By Hap Mullenneaux for the (Tiny House Blog)

Cob Loft Bed

Cob Loft Bed

Cob House Kitchen

Cob House Kitchen

Wood Stove and Stairs

Wood Stove and Stairs

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September 2nd, 2009and filed in Earth/Cob
Tags: cob, cob cottage, Earth/Cob
18 Comments

18 Responses to “Hap and Lin’s Cob House Journal”

  1. Grant Wagner says:

    Such a beautiful house!

    They should wrap their wood stove in a layer of cob to help regulate the temperature.

  2. Christina says:

    What a lovely little place! Your photos are gorgeous and I love the older couple cob dancing. Can’t wait to hear more.

  3. Freth says:

    If you go to the following site, you can see Anna’s house as it went up … as they say, “in a week vs. 10 weeks on the cob”
    http://www.pbase.com/hapm/annahouse

    cob plastered bale …

  4. Bob Pritts says:

    I love this site and have been coming here for the past year or so and love the ideas and all the energy people commit to changing things, one small house at a time.

    the article on shanties got me to thinking about articles on shanty boats…..love boats and being on the water……love to devise a solar house plan I found on here on a barge hull…..who knows where that idea may lead.

    http://www.simplicityboats.com/coolwater.html

    http://www.simplicityboats.com/Bolger_Houseboat.jpg

    http://www.simplicityboats.com/shantyhull.htm

    Here are some shanty boat links……enjoy

    Bob

    • Kent Griswold says:

      Hey Bob – thanks for the links. That is one of my passions too and I’m going to have a photo for Tiny House in a Landscape using an interesting shot tomorrow, so watch for it. I may include your links as part of the post…Kent

  5. ,..] tinyhouseblog.com is one another interesting source on this topic,..]

  6. [...] seeing what can be build for practically nothing. Here’s what one couple was able to do.  Hap and Lin abandoned their condo and built a home in rural Iowa entirely without debt.  They took a cob [...]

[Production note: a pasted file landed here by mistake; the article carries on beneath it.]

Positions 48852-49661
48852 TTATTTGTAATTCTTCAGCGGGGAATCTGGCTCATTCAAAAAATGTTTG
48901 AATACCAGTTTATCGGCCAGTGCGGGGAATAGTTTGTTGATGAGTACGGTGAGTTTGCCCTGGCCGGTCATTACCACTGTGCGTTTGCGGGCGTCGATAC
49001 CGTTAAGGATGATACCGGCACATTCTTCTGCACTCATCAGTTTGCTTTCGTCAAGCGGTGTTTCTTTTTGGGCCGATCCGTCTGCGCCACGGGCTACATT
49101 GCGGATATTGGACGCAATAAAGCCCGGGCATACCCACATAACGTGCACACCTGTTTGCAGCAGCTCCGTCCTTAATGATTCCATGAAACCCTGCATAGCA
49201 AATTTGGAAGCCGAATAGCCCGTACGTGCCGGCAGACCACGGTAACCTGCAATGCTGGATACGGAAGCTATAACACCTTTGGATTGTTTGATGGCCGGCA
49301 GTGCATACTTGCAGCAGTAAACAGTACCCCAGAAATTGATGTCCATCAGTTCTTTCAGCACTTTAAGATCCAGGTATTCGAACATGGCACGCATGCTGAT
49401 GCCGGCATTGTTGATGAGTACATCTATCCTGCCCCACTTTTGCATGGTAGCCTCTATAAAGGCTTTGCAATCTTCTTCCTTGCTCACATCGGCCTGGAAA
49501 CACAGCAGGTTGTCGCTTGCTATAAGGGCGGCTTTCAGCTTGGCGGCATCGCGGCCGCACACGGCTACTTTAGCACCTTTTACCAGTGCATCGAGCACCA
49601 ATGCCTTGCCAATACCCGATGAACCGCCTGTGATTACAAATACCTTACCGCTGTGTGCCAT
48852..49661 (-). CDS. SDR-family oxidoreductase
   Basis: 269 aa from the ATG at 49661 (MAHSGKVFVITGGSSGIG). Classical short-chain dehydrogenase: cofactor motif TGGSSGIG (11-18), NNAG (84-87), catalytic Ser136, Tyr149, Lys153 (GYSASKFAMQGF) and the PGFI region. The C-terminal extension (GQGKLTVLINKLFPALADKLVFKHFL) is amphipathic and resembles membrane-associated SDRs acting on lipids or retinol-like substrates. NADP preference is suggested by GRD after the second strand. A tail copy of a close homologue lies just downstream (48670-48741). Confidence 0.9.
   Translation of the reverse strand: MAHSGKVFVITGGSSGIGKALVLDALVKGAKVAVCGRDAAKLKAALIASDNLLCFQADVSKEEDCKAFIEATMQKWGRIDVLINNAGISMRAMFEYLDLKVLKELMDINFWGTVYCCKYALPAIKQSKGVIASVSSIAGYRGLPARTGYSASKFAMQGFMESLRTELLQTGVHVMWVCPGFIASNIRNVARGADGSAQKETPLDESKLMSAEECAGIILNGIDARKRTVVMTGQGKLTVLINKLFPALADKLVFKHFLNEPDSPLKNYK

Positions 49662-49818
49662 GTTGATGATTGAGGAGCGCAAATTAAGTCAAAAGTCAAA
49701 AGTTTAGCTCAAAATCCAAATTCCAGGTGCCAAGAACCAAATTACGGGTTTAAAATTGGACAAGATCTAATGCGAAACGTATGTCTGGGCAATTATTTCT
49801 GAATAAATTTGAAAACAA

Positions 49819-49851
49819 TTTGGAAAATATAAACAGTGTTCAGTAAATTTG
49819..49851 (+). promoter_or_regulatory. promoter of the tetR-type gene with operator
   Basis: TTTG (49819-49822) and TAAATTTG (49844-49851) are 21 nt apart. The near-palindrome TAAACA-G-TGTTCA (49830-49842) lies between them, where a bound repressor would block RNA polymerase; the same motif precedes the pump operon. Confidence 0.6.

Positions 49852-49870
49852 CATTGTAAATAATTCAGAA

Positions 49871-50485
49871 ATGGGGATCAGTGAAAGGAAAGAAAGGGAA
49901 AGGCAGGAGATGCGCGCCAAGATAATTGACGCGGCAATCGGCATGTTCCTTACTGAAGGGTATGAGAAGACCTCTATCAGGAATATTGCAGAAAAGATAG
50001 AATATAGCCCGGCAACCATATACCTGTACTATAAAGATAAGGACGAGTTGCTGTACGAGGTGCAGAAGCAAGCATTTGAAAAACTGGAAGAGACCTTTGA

7. [...] ??? ??, ??? ???? ???? ???? ? ????????? ???????.  Hap ? ???? ???????? ???? ???????? ? ???????? ??? ? ???????? [...]

  8. [...] the first, a couple abandons their condo (along with many elements of their modern lifestyle) to build a home in rural Iowa entirely without debt. With $7,000 and the help of friends and family, Hap and Lin Mullenneaux built a tiny cob house [...]

  9. [...] absolutely stunning, small cob structure, built in my
    beloved home state, Iowa. It’s amazing what taste can do
    with so little. This [...]

  10. Patricia says:

    We have been building our cob home since May 2011 and are now nearing completion, we have a foot of cob left before we put the roof on. Hopefully we can finish before the snow shows up. Anyways, check out our website at http://www.billygoatsgruff.org
    Thanks!

  11. sesameB says:

    beautiful. Just beautiful.
    rural south central sunny Arkansas

  12. Anne says:

    Inspiring story, thank you for sharing. Love the house and the spirit behind it!

  13. [...] Cob–a mixture of clay, dung, sand, and water–is pretty much the oldest building material in human civilization. It’s also one of the most durable, withstanding heat, earthquakes, and rain for centuries in some cases. You can find it in England, Afghanistan, and Africa, and thanks to the efforts of some modern builders, it’s currently enjoying a comeback. [...]

  14. [...] Cob–a mixture of clay, dung, sand, and water–is pretty much the oldest building material in human civilization. It’s also one of the most durable, withstanding heat, earthquakes, and rain for centuries in some cases. You can find it in England, Afghanistan, and Africa, and thanks to the efforts of some modern builders, it’s currently enjoying a comeback. [...]

  15. [...] Cob–a mixture of clay, dung, sand, and water–is pretty much the oldest building material in human civilization. It’s also one of the most durable, withstanding heat, earthquakes, and rain, for centuries in some cases. You can find it in England, Afghanistan, and Africa, and thanks to the efforts of some modern builders, it’s currently enjoying a comeback. [...]